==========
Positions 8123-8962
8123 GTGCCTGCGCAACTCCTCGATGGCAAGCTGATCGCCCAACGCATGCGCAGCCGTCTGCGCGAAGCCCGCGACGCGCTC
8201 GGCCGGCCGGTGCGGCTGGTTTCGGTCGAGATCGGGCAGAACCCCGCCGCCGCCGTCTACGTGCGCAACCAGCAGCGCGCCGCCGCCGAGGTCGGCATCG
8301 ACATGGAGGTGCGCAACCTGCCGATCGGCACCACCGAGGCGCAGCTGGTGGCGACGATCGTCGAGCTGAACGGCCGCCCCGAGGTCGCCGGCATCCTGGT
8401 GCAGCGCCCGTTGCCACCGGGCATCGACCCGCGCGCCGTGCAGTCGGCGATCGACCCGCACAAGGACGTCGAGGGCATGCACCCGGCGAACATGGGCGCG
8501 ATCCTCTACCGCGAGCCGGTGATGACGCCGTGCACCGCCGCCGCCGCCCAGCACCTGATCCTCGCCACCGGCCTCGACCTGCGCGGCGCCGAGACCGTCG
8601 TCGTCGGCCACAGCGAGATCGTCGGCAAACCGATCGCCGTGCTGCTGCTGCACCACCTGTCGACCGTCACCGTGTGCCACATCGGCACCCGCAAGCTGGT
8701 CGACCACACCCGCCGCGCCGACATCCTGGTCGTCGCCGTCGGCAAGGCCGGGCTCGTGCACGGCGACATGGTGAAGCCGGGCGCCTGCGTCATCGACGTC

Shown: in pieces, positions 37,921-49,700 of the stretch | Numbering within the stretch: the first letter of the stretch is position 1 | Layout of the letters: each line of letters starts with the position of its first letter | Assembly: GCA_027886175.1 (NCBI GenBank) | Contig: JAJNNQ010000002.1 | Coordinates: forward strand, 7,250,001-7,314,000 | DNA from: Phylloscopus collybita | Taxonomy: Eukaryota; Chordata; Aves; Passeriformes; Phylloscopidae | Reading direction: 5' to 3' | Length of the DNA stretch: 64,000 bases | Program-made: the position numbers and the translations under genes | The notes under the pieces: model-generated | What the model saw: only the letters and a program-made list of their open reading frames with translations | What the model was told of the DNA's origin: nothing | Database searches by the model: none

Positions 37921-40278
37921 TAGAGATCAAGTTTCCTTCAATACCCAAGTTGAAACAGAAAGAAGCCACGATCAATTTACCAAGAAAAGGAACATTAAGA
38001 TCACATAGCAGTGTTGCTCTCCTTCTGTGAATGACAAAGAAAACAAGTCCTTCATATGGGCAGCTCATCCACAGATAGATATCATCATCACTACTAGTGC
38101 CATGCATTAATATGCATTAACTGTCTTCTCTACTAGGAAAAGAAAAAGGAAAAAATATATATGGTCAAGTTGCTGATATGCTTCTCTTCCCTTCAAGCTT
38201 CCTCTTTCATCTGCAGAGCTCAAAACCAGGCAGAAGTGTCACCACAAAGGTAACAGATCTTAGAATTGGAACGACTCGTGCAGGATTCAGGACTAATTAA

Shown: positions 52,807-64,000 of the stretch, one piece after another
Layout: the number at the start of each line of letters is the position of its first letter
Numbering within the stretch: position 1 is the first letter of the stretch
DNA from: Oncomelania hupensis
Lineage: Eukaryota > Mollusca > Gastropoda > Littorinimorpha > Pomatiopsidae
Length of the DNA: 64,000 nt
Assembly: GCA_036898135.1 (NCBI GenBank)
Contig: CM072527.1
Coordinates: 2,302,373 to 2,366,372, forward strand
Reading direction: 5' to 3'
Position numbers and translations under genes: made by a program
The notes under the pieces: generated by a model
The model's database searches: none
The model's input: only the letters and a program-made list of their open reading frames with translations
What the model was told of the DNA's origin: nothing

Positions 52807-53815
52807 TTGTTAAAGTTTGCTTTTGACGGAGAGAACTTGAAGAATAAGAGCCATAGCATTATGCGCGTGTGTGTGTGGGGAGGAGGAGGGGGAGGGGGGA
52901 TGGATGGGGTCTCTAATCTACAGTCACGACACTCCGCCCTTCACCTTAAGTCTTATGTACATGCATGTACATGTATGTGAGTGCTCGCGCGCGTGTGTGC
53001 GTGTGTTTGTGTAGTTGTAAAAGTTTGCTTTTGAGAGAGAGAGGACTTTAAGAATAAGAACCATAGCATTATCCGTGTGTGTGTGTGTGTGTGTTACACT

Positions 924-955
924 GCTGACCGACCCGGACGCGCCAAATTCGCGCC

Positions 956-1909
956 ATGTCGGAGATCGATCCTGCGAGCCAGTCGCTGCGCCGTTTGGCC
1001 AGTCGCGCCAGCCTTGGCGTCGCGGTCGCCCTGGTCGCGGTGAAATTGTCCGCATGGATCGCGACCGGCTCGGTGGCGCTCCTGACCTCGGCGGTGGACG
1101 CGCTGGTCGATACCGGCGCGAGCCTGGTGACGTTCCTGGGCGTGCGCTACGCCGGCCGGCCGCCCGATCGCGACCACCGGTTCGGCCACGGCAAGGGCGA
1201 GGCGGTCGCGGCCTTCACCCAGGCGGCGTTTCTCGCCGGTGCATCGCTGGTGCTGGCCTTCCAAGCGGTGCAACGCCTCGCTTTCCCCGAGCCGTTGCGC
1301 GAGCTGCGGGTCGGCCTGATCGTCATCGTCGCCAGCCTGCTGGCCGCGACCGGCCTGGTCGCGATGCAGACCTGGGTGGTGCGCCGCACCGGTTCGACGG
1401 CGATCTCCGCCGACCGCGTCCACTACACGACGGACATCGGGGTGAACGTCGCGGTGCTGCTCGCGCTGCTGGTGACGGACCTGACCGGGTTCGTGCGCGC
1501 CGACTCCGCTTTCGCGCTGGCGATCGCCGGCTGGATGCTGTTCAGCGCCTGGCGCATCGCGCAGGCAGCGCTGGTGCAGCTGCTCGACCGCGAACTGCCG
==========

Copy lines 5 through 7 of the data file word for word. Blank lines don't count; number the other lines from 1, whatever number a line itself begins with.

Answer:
8401 GCAGCGCCCGTTGCCACCGGGCATCGACCCGCGCGCCGTGCAGTCGGCGATCGACCCGCACAAGGACGTCGAGGGCATGCACCCGGCGAACATGGGCGCG
8501 ATCCTCTACCGCGAGCCGGTGATGACGCCGTGCACCGCCGCCGCCGCCCAGCACCTGATCCTCGCCACCGGCCTCGACCTGCGCGGCGCCGAGACCGTCG
8601 TCGTCGGCCACAGCGAGATCGTCGGCAAACCGATCGCCGTGCTGCTGCTGCACCACCTGTCGACCGTCACCGTGTGCCACATCGGCACCCGCAAGCTGGT